Vivaldi: Concerti per fagotto IV
Sergio Azzolini; L’Onda Armonica (Naïve OP30551)
The stream of releases in Naïve Classique’s Vivaldi Edition has dried to a trickle recently, a matter for some concern for all of us who have relished its revelations, stirring performances and quirky cover art. Volume 59 – the fourth volume dedicated to the bassoon concertos – is the first to appear since L’incoronazione di Dario in April 2014, which, for a label which set out at the start of the century to record all 450 works in Turin’s National University Library is worrying, as there’s still a long way to go. Of Vivaldi’s 90 or so violin concertos, only five volumes have appeared so far, with none of the big collections such as L’estro armonico or Il cimento dell’armonia e dell’inventione yet published. France Musique today reports that Naïve could lose its independence and be snapped up by a major label.
Journey’s end is near, however, for the bassoon concertos. Of the 39 concertos Vivaldi composed (37 complete), Naïve now has four volumes (26 concertos) under its belt. Sergio Azzolini remains our guide, cause enough for celebration as he is undoubtedly the finest baroque bassoonist in this delightful repertoire. The bassoon is not cast as clown by Vivaldi. Yes, outer movements chortle, but there’s drama here too, while slow movements are often mysterious, shrouded in Venetian mists. There is no documented evidence that the bassoon was ever played at the Ospedale della Pietà, the institution for which Vivaldi composed much of his music. It’s likely that the majority of his bassoon concertos were written for Antonín Möser, a player at the Bohemian Count Wenzel von Morzin’s court.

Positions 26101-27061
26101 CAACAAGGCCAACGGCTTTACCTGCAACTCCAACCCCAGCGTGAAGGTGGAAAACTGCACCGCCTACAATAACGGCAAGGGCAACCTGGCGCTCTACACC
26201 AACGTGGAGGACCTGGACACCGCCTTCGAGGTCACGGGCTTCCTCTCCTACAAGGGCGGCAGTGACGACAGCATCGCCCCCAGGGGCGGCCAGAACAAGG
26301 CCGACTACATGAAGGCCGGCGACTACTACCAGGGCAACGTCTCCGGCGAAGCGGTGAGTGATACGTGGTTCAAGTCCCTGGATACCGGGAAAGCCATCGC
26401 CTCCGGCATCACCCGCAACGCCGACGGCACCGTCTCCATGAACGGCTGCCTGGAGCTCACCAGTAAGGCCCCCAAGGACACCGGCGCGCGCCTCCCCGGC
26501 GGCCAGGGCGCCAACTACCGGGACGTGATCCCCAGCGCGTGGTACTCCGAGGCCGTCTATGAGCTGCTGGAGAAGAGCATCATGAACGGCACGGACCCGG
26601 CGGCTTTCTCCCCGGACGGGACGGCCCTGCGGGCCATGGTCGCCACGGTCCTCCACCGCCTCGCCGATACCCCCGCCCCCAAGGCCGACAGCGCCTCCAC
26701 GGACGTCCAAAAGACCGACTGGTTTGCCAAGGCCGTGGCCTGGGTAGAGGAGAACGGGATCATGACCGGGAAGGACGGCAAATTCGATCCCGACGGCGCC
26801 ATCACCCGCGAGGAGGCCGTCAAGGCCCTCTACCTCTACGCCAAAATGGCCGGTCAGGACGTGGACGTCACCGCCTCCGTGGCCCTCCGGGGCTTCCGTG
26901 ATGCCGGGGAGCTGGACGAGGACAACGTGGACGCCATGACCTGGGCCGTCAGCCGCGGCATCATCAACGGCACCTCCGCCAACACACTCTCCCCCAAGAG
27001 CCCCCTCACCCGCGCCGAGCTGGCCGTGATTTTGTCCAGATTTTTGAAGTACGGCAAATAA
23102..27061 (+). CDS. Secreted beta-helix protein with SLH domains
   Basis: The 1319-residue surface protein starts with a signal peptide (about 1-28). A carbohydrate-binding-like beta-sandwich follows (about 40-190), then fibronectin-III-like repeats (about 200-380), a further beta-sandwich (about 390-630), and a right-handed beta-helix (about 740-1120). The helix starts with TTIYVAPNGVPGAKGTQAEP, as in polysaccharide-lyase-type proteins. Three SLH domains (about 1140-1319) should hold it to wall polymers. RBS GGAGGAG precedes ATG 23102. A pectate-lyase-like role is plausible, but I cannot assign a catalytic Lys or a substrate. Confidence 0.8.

Of the six concertos here, the C major Concerto RV469 opens with the grandest of gestures, while the Largo is a florid cantilena. The G major RV492 is the most operatic in character though, full of contrasts from a swaggering opening to a deeply melancholy central movement. The A minor RV500, which also exists in a version for oboe (RV463), ends with a dashing fugato.
Azzolini, in his booklet note, links the central movement of RV491 to two sacred works, the Magnificat and Kyrie, enhanced by use of chamber organ in the continuo. A wintry chill marks the ‘piano sempre’ opening to the A minor Concerto RV498, the pick of the bunch here, proving that all Vivaldi concertos are most certainly not the same. The Larghetto is incredibly tender, while the teasing finale is most good-natured.
Unlike previous releases, where the excellent L’Aura Soave Cremona acted as support band, Azzolini is here partnered by his own ensemble, L’Onda Armonica, created in 2013. It’s a stylish group, sonorous but minus some of the dramatic excesses of some other Italian period ensembles. Anyone investigating Vivaldi’s output for bassoon may want to opt for the earlier three volumes, which pack slightly more punch in the playing, but this is a worthy successor.